5 Things I wish I’d known before I renovated in France

Written by on January 14, 2019 in Renovating in France

woman holding paintbrush painting a wooden gate, wearing overalls, rigger boots and sunglasses

I’ve been renovating my farm house in Pas de Calais on and off for 14 years. 99% of the work has been done between myself and my husband, the only exception being when we first bought the house and hired a builder to make some sagging and enormous wooden beams safe. It was a disaster, the work was shoddy and unfit for purpose. We had to re-do it ourselves. Ultimately it was a good thing, because it led us to make a decision to do everything ourselves. With 21 rooms to renovate, including some with dirt floors, it’s been a real labour of love.

There’s only been one other time we had professional help. A huge hailstone storm hit our village. The hailstones were the size of cricket balls and pretty much every roof in the village was destroyed. As our insurance covered the main building roof, we had professional roofers in. The outbuildings weren’t covered so we did their roofs ourselves.

We invested in tools, books and time watching YouTube tutorials. We also went on short courses for the work that we felt needed prior practice – from plumbing to brick laying.

Over the years we’ve met, interviewed and helped many expats in France with their renovation requirements and there are 5 key things we’ve learned.

Builders in France

Don’t just hire a builder because he’s British and can talk the same language as you – it doesn’t make them professional or even good. Be aware that there are cowboy builders in France as there are in the UK – both French and British.

Consider using an architect for planning permission

Hire an architect if you want to get your planning permission resolved in a timely manner. We tried to go it alone, after 18 months of constantly redrawing the plans and visiting the Department of Planning, the mayor’s secretary took pity on us. She told us to appoint an architect to fill the in the forms and do the drawings – 5 days later planning permission was confirmed. This may not be the same everywhere but if you’re going through the same pain we did, it might help.

Check building supplies prices

Wood is expensive in France (and big sheets of MDF seem impossible to find). This can considerably add to the cost of renovating, so work out your costs based on French prices, not what you’re used to in the UK. Be aware that electrical fittings and plumbing fittings are different in France from the UK. Some things are cheaper in the UK than in France and vice versa. It pays to do your homework and check prices. It’s easy to have goods delivered from online buying these days so you can maximise savings this way. Even companies like Screwfix deliver to France.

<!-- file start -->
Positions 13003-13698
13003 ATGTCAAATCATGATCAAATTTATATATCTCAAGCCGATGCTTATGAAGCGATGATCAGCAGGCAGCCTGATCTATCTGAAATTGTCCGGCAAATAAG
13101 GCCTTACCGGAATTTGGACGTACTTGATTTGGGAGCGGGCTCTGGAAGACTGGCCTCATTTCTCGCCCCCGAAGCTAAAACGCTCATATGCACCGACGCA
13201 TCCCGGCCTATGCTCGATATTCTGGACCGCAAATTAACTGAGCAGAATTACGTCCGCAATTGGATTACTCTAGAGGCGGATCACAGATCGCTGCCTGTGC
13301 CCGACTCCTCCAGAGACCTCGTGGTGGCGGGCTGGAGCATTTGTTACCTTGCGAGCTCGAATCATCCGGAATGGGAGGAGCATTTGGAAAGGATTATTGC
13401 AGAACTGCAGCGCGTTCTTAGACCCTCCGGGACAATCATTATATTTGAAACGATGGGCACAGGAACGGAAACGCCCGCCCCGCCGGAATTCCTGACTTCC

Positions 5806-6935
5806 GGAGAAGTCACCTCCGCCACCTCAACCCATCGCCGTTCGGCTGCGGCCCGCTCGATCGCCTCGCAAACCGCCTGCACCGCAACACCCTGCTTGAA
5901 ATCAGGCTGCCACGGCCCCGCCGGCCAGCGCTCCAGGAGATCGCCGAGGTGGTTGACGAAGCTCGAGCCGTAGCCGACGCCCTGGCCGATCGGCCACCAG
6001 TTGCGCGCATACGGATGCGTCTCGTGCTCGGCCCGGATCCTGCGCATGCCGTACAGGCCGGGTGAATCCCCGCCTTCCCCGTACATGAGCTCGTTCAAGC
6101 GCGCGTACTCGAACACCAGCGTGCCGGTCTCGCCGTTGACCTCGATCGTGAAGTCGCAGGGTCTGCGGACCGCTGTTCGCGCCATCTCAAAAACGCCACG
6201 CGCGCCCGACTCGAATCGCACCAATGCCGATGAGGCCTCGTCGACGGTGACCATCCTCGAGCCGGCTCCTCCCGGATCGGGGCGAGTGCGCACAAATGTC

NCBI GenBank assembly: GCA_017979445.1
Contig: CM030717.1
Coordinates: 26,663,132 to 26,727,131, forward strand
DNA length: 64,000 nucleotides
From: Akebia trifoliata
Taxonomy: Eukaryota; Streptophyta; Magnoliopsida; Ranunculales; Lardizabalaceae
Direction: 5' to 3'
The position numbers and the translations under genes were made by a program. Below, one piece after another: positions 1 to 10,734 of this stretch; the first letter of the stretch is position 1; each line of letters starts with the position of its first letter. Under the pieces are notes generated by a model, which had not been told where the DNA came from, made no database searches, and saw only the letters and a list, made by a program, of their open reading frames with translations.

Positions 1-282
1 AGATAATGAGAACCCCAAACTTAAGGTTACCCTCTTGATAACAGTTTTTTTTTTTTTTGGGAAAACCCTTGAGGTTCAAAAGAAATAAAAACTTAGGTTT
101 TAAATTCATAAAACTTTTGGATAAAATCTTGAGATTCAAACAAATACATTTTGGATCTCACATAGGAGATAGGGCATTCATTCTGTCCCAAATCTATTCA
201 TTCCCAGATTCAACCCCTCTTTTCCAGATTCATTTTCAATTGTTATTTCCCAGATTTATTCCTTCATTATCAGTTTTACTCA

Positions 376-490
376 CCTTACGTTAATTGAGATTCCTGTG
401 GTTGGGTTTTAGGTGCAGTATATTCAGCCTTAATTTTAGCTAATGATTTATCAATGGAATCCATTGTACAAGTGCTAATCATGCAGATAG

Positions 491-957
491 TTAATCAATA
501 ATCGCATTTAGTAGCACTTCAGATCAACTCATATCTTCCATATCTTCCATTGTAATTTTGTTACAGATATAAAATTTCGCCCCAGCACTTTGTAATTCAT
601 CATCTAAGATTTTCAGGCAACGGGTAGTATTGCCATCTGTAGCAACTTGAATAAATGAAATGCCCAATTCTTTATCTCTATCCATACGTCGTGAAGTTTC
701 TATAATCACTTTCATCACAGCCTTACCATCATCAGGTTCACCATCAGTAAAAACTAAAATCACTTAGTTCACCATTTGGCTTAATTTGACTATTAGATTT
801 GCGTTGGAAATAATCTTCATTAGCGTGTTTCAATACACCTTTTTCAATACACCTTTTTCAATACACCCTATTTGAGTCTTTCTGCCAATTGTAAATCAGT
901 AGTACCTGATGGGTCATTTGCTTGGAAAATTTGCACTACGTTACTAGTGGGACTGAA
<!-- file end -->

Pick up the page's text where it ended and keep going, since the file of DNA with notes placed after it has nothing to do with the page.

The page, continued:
Notaires are not like UK conveyancing solicitors. I was shocked to discover that multiple extensions to my house had not been approved or documented. This was despite the notaire signing off on it. The out of date paperwork created an administrative nightmare when we wanted planning permission. Now, I may have just been unlucky but, I’d recommend you ask for a cadastral plan from the notaire or town hall and check that what’s on that bit of paper reflects the reality. If it’s not right, get the seller to arrange to get it updated before you buy if you can. If you go via an estate agent – ask them to check as well.

Book in advance

Specialist workmen like those who fit fires, plumbers, electricians etc. are often in high demand. Book them in advance as soon as you know you have a requirement to avoid delays.

Janine Marsh is the author of My Good Life France: In Pursuit of the Rural Dream

Related Articles

Escape to the 800 year old Chateau du Masgelier in France

Fiona Jones from London fell for a 12th century chateau in the Limousin region. Undaunted at taking on a massive project on her own, she moved to France in 2014 to bring the neglected Chateau du Masgelier back to life. Featured on the superhit reality TV series “Escape to the Chateau DIY” Fiona talks to […]

Continue Reading

DIY in France: How to point a barn

So how did you learn to point a barn? My neighbours looked impressed and wide eyed as they spotted me up the local farmer’s ladder, balanced on a timber decking, tapping away at the crumbling stone jointing. But pointing a barn is not so very technical and needs no special courses or experience – just […]

Continue Reading

Get the low down for hiring artisans and builders in France

When it comes to renovating in France, if you’re not doing it yourself then you’ll need to source a builder or artisan. Unlike in some countries French builders and artisans tend to be very regimented about what they can/will and can’t/won’t do in my experience. In the UK it’s not unusual to get someone to […]

Continue Reading

Renovating in France Planning Permission Requirements

Whether or not you need planning permission for your renovation in France depends on what you are going to do. Applying for Planning permits in France A good starting place is the local town hall, and, even if you think you don’t need permission, it’s usually best to check, rules change. The Mayor or his […]

Continue Reading

The top six skills that gite owners need

What are the top skills you need to run a successful holiday let in France? People, preparation, practical building maintenance, parler francais? All are important – and most property owners already know more than they think. French Connections is a holiday property listing site that specialises in France, with 20 years experience of giving owners […]

Continue Reading


If you enjoyed this article, subscribe now to receive more just like it.

Subscribe via RSS Feed

Comments are closed.